It’s that time of year again, where we re-think and dissect every local song that we’ve come across organically or via submission. This is our fourth year counting down our top songs and this year, like every other year, has been difficult to whittle down. Like we always remind people, this list is subjective and not the end-all be all. I am sure there are amazing local songs that aren’t on our radar, but from what we have heard, we as a group have determined as the blog are our favorite songs of 2015.

Here are five great songs ALMOST made our top 20.


The Slums – “Plain Pine Box” 

The Slums always deliver the perfect thrash song but “Plain Pine Box” might be the most perfect yet. “You can call me first and final nail in a plain pine box, I said I’d keep you separate but I guess that I forgot”, frontman Steven Floyd sings, offering a vaguely haunting comparison to a casket that hangs over the entire tune. With piercing guitar tones, heavy bass lines and a cutting scream to boot, all two minutes and forty-three seconds are raw and potent. Even at such high intensity, this song manages to have really well balanced dynamics throughout, making it a satisfying listen overall. – Shauna K. Presto 



Saint Opal – “Glass Jars” 

This chill-inducing song makes use of both somber and sultry tones to capture your attention in a bewitching kind of way. Though I truly feel like Saint Opal has created a unique sonic identity of her own, I can most closely compare her sound to a marriage of Little Dragon and Jhene Aiko. It’s an incredibly eerie brand of neo-soul that still gives listeners smooth vocal lines and a good beat to hang onto. If this is how powerfully enchanting her first release is, I am unbelievably stoked to hear what else is in store. – SKP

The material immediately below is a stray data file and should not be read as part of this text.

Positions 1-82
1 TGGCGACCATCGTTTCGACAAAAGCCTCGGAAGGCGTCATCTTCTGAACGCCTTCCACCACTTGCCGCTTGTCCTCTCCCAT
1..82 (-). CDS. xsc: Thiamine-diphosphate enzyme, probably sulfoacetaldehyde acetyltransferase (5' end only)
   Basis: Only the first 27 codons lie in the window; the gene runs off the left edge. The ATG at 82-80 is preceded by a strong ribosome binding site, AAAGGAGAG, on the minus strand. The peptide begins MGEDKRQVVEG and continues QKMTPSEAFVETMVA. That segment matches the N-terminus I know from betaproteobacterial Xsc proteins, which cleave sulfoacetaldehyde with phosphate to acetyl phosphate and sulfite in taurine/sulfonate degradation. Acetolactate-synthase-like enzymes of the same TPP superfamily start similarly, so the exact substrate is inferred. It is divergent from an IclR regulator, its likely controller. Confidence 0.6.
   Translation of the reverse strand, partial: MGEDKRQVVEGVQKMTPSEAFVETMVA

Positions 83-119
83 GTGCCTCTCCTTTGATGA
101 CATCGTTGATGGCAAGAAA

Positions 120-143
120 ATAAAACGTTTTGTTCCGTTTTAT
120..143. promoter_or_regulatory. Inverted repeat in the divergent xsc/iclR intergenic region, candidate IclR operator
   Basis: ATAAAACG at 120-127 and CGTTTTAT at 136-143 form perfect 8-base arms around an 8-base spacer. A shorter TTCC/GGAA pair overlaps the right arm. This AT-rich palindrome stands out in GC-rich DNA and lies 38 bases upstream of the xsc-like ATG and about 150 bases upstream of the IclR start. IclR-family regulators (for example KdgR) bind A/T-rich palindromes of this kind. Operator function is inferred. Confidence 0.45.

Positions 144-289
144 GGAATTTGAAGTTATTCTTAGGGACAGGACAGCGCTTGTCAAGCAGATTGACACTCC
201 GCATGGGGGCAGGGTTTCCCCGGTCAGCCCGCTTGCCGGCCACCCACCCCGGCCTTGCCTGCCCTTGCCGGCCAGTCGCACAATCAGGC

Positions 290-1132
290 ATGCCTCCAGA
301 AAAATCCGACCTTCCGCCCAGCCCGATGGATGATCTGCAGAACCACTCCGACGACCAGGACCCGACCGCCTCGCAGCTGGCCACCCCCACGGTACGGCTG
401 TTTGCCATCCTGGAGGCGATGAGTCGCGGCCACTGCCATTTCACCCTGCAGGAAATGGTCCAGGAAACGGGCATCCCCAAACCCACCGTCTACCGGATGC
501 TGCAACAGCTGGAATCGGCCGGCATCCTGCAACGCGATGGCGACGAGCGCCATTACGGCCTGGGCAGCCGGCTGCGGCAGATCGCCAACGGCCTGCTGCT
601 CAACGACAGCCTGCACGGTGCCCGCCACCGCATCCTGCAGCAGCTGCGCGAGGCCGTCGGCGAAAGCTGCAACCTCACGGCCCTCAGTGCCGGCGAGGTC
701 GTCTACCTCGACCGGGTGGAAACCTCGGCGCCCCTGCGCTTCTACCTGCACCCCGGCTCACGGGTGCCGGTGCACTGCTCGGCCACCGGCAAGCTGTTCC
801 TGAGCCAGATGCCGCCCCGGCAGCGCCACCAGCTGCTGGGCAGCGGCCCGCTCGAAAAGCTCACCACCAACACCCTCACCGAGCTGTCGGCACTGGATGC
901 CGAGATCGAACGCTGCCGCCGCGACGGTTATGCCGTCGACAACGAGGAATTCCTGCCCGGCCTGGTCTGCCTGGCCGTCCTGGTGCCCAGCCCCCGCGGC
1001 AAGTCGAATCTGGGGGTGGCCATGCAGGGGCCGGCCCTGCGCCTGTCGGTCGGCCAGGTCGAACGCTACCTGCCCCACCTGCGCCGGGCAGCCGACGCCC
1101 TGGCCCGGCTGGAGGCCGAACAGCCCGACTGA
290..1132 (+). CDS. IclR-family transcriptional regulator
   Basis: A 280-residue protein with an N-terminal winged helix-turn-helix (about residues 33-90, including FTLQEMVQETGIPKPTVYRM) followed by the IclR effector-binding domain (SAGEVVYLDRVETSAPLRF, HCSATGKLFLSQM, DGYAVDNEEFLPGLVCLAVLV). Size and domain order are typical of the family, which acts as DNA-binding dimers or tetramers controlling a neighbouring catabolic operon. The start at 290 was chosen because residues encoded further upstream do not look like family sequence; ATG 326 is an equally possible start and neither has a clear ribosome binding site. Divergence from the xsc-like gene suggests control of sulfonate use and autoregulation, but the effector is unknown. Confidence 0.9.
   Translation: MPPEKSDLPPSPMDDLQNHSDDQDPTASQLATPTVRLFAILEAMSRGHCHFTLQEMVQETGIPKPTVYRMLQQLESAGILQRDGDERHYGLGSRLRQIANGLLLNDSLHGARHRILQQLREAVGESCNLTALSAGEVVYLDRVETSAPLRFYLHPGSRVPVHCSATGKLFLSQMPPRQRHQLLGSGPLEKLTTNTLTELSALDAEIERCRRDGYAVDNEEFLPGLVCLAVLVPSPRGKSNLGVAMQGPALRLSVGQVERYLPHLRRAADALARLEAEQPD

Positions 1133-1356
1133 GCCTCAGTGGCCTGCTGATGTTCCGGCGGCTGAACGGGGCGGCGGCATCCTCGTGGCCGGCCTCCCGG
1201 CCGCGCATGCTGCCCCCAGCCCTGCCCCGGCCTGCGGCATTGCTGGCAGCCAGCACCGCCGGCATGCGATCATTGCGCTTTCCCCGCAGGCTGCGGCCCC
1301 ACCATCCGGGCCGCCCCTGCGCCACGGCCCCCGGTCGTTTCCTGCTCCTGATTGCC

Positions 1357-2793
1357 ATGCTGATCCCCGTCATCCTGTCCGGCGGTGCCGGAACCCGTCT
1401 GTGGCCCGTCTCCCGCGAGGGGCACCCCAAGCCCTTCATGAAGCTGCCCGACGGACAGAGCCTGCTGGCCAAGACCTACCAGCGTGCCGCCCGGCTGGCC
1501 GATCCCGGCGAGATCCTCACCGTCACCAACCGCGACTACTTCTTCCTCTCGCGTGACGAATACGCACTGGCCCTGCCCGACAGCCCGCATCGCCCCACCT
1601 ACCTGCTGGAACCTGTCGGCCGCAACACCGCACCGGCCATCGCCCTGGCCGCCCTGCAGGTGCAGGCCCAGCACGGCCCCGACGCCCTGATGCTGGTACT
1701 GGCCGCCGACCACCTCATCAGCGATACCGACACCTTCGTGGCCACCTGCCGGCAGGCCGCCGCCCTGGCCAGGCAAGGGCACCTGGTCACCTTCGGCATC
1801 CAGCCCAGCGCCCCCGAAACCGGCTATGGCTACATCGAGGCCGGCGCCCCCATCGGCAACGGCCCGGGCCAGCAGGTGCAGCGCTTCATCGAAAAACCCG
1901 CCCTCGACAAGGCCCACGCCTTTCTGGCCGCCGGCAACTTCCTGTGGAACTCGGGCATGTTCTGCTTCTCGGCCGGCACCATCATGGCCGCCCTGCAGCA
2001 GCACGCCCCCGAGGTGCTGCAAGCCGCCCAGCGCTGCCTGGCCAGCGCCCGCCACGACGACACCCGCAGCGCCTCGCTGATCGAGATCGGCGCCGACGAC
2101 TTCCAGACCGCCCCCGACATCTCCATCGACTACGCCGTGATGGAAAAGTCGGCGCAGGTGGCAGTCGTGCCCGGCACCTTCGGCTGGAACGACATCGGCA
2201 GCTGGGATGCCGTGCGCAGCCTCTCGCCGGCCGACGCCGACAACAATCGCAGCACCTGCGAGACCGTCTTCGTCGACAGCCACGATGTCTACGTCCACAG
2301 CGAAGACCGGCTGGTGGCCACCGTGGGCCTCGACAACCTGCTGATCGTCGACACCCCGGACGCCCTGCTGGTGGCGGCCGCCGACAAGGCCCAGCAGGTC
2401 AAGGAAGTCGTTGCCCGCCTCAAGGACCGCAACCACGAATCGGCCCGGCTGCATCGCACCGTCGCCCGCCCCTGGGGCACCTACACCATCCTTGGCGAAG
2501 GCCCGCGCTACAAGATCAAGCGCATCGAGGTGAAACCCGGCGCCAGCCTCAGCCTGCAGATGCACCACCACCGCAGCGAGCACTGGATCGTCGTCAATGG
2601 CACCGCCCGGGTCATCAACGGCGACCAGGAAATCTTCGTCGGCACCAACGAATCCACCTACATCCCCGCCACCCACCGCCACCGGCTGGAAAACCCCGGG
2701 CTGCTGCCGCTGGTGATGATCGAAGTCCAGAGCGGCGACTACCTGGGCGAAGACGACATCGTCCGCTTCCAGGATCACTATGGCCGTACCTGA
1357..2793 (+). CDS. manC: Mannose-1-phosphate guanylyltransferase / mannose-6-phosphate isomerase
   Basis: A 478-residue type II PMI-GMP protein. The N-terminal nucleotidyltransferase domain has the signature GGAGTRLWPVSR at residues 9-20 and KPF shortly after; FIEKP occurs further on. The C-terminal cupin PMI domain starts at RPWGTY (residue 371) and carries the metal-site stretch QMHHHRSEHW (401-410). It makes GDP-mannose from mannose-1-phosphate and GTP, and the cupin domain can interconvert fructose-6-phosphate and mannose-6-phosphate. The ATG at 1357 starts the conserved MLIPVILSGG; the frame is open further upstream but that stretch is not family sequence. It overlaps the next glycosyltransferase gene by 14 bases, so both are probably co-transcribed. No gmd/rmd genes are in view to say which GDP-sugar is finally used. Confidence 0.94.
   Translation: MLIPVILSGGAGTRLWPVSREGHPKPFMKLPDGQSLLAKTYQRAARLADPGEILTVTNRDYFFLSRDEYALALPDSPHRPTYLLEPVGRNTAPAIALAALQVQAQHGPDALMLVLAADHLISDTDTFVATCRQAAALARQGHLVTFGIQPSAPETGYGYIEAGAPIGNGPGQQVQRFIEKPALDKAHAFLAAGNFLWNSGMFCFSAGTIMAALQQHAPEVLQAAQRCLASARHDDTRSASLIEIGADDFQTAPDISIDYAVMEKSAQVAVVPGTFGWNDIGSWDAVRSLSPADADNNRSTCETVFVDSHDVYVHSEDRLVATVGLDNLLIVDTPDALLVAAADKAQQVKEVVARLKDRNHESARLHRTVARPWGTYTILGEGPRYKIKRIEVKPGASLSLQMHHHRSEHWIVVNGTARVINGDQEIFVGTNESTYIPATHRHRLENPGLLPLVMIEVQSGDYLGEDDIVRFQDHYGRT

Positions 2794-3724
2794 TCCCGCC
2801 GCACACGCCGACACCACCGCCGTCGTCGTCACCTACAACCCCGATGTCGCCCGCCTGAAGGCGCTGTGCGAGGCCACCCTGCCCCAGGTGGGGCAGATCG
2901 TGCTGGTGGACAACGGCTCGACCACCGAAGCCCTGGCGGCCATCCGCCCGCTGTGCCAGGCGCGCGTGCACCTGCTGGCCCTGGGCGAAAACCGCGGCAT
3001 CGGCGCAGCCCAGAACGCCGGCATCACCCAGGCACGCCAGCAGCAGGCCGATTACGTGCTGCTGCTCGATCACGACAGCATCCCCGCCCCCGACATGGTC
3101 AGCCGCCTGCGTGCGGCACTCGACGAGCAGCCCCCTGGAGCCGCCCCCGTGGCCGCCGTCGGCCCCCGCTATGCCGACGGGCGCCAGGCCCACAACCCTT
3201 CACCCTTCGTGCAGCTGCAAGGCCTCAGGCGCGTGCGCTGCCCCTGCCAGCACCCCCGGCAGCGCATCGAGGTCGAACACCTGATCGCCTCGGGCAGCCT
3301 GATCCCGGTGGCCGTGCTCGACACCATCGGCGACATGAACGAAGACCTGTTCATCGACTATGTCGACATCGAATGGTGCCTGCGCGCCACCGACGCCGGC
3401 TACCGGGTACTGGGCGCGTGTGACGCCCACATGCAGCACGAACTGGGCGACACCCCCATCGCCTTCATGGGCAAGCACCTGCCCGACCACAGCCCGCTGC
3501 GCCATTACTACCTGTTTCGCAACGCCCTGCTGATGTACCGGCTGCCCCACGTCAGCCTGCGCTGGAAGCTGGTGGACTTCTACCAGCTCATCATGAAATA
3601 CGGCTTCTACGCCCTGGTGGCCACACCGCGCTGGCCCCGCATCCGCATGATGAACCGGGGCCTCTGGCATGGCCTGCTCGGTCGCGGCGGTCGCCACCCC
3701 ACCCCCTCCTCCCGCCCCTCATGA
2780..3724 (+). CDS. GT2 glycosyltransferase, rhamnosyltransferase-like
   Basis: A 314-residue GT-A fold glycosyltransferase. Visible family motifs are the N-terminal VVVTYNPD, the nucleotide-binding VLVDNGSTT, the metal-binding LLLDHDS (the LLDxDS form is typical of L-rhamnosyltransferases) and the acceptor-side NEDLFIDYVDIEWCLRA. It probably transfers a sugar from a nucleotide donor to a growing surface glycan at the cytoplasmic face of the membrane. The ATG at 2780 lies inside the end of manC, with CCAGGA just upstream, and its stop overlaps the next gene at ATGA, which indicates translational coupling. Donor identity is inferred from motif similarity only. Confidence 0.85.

Tomoreaux – “Bennington”

Tomoreaux floated into Buffalo’s music scene this year with the ambient swell of “Bennington.” From the ashes of Yesterday vs. Tomorrow, Tomoreaux (see what they did there?) has crafted an epic six minute jam full of shimmery guitar work, rumbling double bass, and rhythmic, almost chanted vocals. “Bennington” is best enjoyed in isolation, so find a dark room, put on your headphones, and open your mind. Their words, not ours. –Nicholas A. Sessanna


Super American – “Nevermind” 

Super American emerged from the ashes of I Can See Mountain and Thick Winter Blud, two acts that were synonymous with Buffalo’s rising emo resurgence (moreso Mountains than Blud, due to Blud only being a project for the first half of 2015). Lead singer Matt Cox is a gifted lyricist and front man, telling a story which on surface level is non-sense, but beyond the topsoil there is always an intricate story. Super American’s debut single “Nevermind” takes a pulsing rhythm and imbues it with clever wordplay. Cox is an expert at polishing his emo politics into sharp, golf-pop gems. –Michael J. Moretti 


M.A.G.S. – “Lay Low”

M.A.G.S., the musical brainchild of Buffalo renaissance-musician Elliott Douglas, hit the scene early on this year with the fun and hook-heavy EP, Cellophane. “Lay Low” represents all that is infectious on the EP–slick and confident guitar work, a move-your-ass chorus, and a sonic symbiosis that just won’t quit. One listen and this indie-pop banger will be swimming its way through your neurons all day long. – Ronald S. Walczyk